Why Lasers are Getting The Love
- Posted on: Nov 15 2019
The holiday bustle is very quickly approaching. This has many people focused on finding the perfect gifts, on balancing festivities with fabulous self-care, and also, very vaguely, on their appearance. We don’t think that most people are worrying much about how they look while out shopping and preparing for their holidays. We do, however, think that concerns like sunspots and wrinkles might be noticed a little more during those brief glances in the mirror. We’re here to say that the signs of aging don’t have to continue to be a problem. Laser treatments provide quick and progressive improvement.
Skin: Peeling Back the Layers
Ok, we don’t mean to sound aggressive here. Laser treatment no longer literally peels off layers of dermal tissue. What we mean to say is that the skin has layers, and the aging of each will provoke specific changes.
The uppermost layer of skin is the epidermis. This layer is responsible for combating environmental damage. It does so with keratinocyte cells. Beneath the epidermis is the dermis, a layer of connective tissue that contains collagen, elastin, and other proteins. The deepest layer of the skin is subcutaneous tissue that we know more directly as fat. While the epidermis protects, the dermis supports firmness and elasticity. The subcutaneous layer of skin provides plumpness.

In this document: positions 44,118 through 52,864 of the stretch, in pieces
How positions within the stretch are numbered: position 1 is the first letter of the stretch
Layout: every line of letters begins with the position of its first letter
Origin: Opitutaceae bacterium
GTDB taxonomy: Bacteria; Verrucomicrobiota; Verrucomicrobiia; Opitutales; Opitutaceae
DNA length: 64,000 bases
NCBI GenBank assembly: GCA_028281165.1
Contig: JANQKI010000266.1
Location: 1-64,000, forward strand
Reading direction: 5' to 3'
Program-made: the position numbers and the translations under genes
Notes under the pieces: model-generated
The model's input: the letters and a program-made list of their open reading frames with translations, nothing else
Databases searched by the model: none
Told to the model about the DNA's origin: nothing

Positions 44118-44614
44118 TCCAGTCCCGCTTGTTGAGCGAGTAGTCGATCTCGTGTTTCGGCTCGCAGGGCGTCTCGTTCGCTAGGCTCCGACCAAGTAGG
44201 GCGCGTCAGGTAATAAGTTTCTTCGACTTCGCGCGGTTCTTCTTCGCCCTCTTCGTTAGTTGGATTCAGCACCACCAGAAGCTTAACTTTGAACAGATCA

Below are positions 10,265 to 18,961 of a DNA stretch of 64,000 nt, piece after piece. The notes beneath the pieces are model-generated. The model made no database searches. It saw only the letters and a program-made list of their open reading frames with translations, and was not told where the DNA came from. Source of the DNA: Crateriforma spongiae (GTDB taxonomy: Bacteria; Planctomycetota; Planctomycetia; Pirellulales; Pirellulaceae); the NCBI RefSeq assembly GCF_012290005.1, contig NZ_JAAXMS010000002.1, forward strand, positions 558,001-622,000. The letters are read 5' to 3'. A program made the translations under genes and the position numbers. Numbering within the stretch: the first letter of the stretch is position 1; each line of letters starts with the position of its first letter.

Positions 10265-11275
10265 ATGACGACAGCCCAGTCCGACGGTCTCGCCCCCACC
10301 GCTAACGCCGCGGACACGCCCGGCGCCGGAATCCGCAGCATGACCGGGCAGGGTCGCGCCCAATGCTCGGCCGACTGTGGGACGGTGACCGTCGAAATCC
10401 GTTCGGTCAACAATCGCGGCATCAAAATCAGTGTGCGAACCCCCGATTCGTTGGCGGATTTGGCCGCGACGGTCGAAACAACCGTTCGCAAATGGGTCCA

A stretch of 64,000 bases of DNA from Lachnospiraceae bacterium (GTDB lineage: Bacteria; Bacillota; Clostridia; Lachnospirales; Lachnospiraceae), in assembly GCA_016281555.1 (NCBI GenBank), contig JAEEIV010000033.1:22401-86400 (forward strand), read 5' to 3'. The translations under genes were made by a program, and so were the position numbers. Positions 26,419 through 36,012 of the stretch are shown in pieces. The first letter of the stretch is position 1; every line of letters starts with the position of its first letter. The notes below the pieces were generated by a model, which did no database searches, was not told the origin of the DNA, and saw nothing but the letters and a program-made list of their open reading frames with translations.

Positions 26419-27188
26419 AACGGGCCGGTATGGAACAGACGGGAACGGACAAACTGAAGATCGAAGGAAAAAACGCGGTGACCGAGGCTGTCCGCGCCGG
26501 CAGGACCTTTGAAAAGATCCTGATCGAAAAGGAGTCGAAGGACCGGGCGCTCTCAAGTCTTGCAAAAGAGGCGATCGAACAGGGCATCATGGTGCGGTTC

With age, the epidermis suffers from all the environmental stress it has endured. This layer of the skin thins out. The cells that produce collagen and elastin slow down, degrading the dermis and the firmness and flexibility of the skin. Finally, the subcutaneous layer of fat degrades, with some fatty tissue drooping down from the mid-face to the jawline. Can this be stopped? Maybe not entirely, but it can be managed.
Lasers to the Rescue
WebMD has called fractional laser resurfacing one of the best innovations in laser treatments in recent years. We are pleased to offer this treatment as well as other light treatments to address the signs of aging. It may be sufficient to know that laser treatments diminish photodamage by causing the epidermis to regenerate itself over a few days, but we like to go deeper. During a laser treatment, the wavelengths of light that are emitted travel deeply through the three layers of the skin. Light gets absorbed by the mitochondria that fuel cells. This stimulates new cell growth and new collagen and elastin production, a healing cascade that brings new life to the skin.
Posted in: laser treatments